RBS ‘stripped assets’ of struggling companies

Published at 12:01AM, May 5 2015

Royal Bank of Scotland was under pressure to strip companies of their assets to improve its balance sheet, The Times can reveal.

The bank’s global restructuring group, which was supposed to help businesses in trouble with debt, was given a remit by RBS’s management to focus on reducing exposure to businesses that had badly affected its capital position. This was in response to pressure from regulators and politicians.

RBS has always insisted it “would never get any advantage from destroying a customer”, after GRG was accused two years ago by Lawrence Tomlinson, an entrepreneur and former government adviser, of “engineering defaults”.

However, an investigation by The Times has found that GRG could achieve a benefit to its core tier-one capital — the basic measure of bank safety that is crucial for passing regulatory stress tests — when defaulting high-risk but performing customer loans. The ­activity was part of a broader plan, agreed with the Treasury, to ­improve the RBS balance sheet, which insiders and campaigners say has contributed to the damage and, in some cases, destruction of thousands of British businesses.

GRG is already subject to a Financial Conduct Authority investigation, although public scrutiny has been limited to how the bank was said to have “profited” from companies’ collapse, rather than on its balance sheet implications.

Derek Sach, the former head of the restructuring unit, told MPs last year that capital reduction was never ­applied to small and medium-sized companies in GRG, despite acknowledging that going “for more fore­closure” would, in theory, strengthen the bank’s balance sheet.

However, in 2011, the bank trained hundreds of frontline GRG staff in how to assess the small and mid-sized companies they were restructuring in terms of their impact on the bank’s capital ratio. RBS claims that GRG’s main function is to return troubled busi-nesses back to health at the same time as protecting the bank’s position.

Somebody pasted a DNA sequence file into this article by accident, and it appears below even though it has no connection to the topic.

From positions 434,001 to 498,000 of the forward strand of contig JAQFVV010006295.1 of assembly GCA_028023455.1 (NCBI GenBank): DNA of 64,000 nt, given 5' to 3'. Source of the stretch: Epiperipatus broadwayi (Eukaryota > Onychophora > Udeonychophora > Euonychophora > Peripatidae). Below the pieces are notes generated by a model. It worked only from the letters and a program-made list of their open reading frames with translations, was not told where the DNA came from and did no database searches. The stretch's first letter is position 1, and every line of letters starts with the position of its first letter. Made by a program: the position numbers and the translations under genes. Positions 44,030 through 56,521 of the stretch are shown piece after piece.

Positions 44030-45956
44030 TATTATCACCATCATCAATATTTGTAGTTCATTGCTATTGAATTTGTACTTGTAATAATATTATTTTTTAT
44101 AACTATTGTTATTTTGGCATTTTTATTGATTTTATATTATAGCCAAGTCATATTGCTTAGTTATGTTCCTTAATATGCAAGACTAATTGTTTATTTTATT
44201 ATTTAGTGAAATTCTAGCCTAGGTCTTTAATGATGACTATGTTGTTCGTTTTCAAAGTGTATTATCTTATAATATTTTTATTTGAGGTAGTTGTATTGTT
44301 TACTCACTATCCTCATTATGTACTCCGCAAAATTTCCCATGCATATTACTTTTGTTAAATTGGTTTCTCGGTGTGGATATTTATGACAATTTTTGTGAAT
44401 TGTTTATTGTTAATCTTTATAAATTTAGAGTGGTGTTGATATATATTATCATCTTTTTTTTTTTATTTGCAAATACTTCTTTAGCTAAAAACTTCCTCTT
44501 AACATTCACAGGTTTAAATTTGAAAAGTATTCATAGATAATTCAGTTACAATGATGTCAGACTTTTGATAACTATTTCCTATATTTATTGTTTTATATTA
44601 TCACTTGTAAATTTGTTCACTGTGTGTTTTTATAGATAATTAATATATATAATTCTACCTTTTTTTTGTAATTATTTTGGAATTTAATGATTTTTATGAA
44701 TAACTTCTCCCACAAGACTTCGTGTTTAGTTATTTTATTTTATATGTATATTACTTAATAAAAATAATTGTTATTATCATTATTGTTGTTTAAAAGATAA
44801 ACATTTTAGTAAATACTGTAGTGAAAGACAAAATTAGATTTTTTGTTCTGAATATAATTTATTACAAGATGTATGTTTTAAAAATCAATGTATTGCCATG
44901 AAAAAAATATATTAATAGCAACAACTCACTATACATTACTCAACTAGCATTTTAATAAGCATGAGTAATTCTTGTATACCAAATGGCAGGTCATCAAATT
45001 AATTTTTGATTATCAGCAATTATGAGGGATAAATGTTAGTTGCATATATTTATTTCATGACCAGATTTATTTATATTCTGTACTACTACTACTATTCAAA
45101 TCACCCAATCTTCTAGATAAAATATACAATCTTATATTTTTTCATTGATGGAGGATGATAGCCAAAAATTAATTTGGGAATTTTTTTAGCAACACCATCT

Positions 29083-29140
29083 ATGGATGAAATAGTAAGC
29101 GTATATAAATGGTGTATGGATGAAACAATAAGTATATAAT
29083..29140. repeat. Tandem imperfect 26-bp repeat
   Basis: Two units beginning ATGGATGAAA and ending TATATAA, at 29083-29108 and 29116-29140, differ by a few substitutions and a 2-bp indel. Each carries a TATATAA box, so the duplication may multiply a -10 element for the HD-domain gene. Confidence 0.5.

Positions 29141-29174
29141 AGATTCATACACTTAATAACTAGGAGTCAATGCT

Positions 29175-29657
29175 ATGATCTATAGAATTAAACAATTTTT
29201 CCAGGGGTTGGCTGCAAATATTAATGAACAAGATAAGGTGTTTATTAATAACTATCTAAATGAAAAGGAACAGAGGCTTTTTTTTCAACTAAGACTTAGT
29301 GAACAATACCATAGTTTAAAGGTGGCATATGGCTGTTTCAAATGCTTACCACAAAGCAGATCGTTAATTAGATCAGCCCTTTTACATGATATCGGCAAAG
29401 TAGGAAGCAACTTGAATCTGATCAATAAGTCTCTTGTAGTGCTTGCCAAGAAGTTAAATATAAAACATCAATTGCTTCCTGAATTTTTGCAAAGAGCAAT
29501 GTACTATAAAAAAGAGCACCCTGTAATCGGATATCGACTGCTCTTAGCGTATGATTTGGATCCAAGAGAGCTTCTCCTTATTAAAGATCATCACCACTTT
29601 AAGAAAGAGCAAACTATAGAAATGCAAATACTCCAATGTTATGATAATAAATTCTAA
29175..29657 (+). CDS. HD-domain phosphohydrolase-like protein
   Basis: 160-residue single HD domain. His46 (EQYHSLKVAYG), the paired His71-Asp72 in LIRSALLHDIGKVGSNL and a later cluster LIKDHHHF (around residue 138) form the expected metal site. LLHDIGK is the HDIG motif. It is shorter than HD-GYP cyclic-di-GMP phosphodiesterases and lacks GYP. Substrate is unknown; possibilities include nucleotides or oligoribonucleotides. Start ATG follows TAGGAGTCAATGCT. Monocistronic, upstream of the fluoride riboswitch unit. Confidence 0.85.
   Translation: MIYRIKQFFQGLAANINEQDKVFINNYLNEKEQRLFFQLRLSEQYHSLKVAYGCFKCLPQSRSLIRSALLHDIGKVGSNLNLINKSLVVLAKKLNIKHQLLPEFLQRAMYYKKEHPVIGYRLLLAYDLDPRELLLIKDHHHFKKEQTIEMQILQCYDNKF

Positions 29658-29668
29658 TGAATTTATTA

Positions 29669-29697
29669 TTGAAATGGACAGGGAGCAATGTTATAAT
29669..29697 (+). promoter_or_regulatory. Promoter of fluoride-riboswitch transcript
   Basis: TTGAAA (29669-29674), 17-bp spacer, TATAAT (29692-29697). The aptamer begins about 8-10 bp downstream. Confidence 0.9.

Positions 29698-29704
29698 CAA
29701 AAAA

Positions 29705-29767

Once in GRG, affected companies say they were subjected to excessive fees and charges and to questionable revaluations of the assets their loans were secured against. This often resulted in companies defaulting on loans, which, in turn, led to them losing these assets or even their business. RBS also implemented the reduction of companies’ capital impact on the bank as a performance metric within GRG in 2011. The lender gave an internal award to Andrew Chen, the head of decision support, for delivering the “GRG capital tools” training programme. Tens of thousands of businesses have been through the division in recent years.

Supporting smaller businesses has a disproportionately large capital impact on banks, so reducing exposure to them improved RBS’s capital position. Bank insiders said this has manifested itself in pressure being placed on businesses that were deemed capital-intensive. Many were viable and profitable operations, but became viewed internally as too costly to continue to support.

The Serious Fraud Office has said that it is “monitoring developments” around GRG. The approaches employed by RBS as they called in business loans, and how this improved the bank’s capital position, are understood to be of interest to investigators.

RBS said: “Following the reckless lending leading up to the ­financial crisis, many of our customers and their businesses ended up in serious financial difficulty. GRG helped minimise losses where it could and successfully restructured a significant number of businesses it worked with, advancing over £100 million of new lending and safeguarding hundreds of thousands of jobs.”

Andy Keats, a director of SBCB, said that it was “deeply disturbing” that a drive to improve a bank’s capital position could have such a negative impact on small companies. He added that he feared other lenders may have taken a similar approach. The information revealed today applies to all banks, not just RBS. On the basis that it is revealed that there is an incentive to deliberately default a properly performing business loan, the question has to be, why wouldn’t a bank in financial trouble do so?”



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